I haven't found my copy of "Aikido and Judo" yet (aka "Judo Appendix: Aikido") but I did attack some of your questions using another book - Aikido:Tradition and the Competitive Edge by Shihans F. Shishida and T. Nariyama.
David Sim wrote:
Does anyone know of a good account of Tomiki's development of the randori no kata (and his system of classification of techniques in general) and an explanation of why it is how it is?
From my understanding Tomiki approached the concept of Aikido waza from the position of traditional Jujutsu (much like Kano did with Judo). I believe he looked at the whole mass of traditional Jujutsu waza (atemi-striking, kansetsu-joint, katame-restraining and nage-throwing) and created subdivisions based on the critical effective element of each waza. Prior to his work with Aikido he already had Kano's body of work as well which had already focused on the katame, nage and some of the kansetsu waza, so it is very likely that the initial classification of waza I gave above may have been somewhat set by Kano's initial work when developing traditional Jujutsu into Judo.
The reason it is the way it is may also have something to do with Kano's research. As seen on the JAA website Boon gave, Tomiki saw the difference between Judo and Aikido waza as being primarily determined by the distance or ma ai being used. When at arm's length, Aiki waza was more suitable, when at a closer, body to body, grappling range, the Judo waza appeared to be more suitable.
With this in mind if we look at the Randori no Kata we see a progressive movement from striking range (Atemi Waza
) to Kansetsu waza (grasping range) which is broken up into Hiji Waza- (elbow techniques-mainly deployed using the forearm as a lever to manipulate the natural bend in the elbow joint)
and Tekubi waza (wrist techniques-mainly deployed using the hand as a lever to manipulate the natural bend in the wrist joint).
At the end of the kata we have Uki Waza ("floating" techniques-utilizing precise timing combined with focused and coordinated body movement to throw via kuzushi)
. I can see why the Uki waza is at the end because although it involves the joint manipulation found in Kansetsu Waza, it is critically dependent upon timing and coordinated power (toitsu ryoku and kokyu ryoku) to be effective.
If you have seen some of the basic Judo kata it is actually very similar in concept to how Tomiki has the Randori no Kata laid out, except that the Judo practitioners start from within grappling range (holding onto each other), take 3 steps together and execute on the 3rd step instead of walking up to each other in 3 steps and then executing as Aikido ma ai is reached on the 3rd step. Again here ma ai is a deciding factor on how things operate.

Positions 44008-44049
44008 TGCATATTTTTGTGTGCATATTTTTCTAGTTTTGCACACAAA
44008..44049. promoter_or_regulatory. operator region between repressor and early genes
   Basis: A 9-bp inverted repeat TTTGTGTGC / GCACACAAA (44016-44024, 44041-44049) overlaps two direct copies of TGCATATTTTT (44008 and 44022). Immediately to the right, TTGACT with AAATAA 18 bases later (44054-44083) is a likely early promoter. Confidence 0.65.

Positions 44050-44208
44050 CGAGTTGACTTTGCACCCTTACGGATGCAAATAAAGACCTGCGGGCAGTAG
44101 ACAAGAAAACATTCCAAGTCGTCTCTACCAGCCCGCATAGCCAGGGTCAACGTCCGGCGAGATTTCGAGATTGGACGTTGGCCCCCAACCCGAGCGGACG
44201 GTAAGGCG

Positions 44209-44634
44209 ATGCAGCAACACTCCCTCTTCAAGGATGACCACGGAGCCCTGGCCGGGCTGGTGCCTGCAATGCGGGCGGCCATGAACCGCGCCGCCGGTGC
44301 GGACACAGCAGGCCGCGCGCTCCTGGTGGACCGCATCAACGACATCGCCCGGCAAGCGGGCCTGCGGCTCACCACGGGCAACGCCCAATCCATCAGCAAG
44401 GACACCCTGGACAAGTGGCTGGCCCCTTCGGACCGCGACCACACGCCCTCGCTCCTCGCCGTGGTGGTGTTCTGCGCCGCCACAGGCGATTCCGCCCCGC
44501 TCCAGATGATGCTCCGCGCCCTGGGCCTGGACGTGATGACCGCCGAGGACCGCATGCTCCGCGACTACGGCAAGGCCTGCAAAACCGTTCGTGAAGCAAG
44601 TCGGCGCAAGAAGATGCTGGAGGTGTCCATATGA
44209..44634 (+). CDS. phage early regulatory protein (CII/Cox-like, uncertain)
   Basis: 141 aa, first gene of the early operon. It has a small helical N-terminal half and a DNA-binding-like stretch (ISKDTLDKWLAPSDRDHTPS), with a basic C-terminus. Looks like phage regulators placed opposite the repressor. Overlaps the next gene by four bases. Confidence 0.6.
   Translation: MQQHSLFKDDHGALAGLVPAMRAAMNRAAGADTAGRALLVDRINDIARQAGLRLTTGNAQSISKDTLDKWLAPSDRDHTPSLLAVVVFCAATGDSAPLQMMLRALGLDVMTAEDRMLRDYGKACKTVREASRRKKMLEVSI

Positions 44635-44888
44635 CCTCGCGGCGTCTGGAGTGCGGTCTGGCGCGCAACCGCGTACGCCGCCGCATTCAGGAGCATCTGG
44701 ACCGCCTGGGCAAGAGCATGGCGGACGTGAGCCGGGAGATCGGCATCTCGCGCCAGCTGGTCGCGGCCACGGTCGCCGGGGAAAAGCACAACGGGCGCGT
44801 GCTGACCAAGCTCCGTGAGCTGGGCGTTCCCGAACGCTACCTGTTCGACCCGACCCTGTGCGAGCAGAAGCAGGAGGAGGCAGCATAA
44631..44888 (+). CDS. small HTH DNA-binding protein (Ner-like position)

David Sim wrote:
In particular, did he produce a complete classification of which the randori no kata is the subset of techniques that are judged 'safe' for competitive training? And to what extent is the randori no kata (or the ur-kata of which it is a subset) an exhaustive list of ways of manipulating the body 'in an aikido way'?
In Shodokan the Randori no Kata is fundamental as it teaches the core basic techniques which can be used to extrapolate and develop the vast majority of Aikido waza. In this way one does not need to experience and practice every single Aikido technique to learn it, but one masters the core movement principles of all Aiki waza and is able to utilize these principles in the infinite scenarios based on type of attack, omote or ura, grab, punch or kick etc.
From my own experience training with Aikikai instructors I can vouch for the above, having practiced waza that I had never experienced, but with the basis of the randori no kata it was no challenge to adapt to the particular waza being taught. I can even go as far as to say this has also assisted me in learning Jujutsu technique as well.
The Randori no Kata however still is a basic template of the waza allowed in Shodokan Randori and Shiai. This is the case with any system that has a competitive aspect. If there are rules there must be something that indicates what is and is not allowed. This applies to Karate, Judo and Kendo also. However, since the Randori no Kata is not the only Shodokan technical library available (we have the Koryu no kata etc.) there are ways to experience a great variety of all the Aikido waza through the practice of other kata as well as developing oyou waza (application techniques) etc. whether they be allowed in shai or not.
David Sim wrote:
And in particular, why are there precisely those three uki waza? Are they the only posible ones?
Like the rest of the Randori no Kata, the 3 Uki waza are merely fundamentals of how one uses total body coordination and timing as a primary element in applying Aiki waza. From those 3 waza there are many permutations. Here are some examples:
Mae Otoshi: This uses a powerful hip/stance change while stepping, channeling one's power through the upper arm or shoulder into the back of Uke's elbow. The same identical movement (footwork alone with focus of power through the shoulder/upper arm) can be used to throw an attacker from a two handed bear-hug type grab from behind. This does not look like mae otoshi (called kokyu nage by other schools), but directly uses the principle of mae otoshi.
Sumi Otoshi - This principle can be applied against a hook punch by entering strongly into the bent elbow and utilizing one's own chin as the focal point to channel the downward force of one's entire unified body into the Uke's inner elbow and weak line, causing Uke to fall backward like traditional sumi otoshi. Again this uses pure footwork and body alignment without the use of hands and "looks" nothing like sumi otoshi from the Randori no Kata, but works in precisely the same manner.
Have fun playing the the kata. I hope this has helped.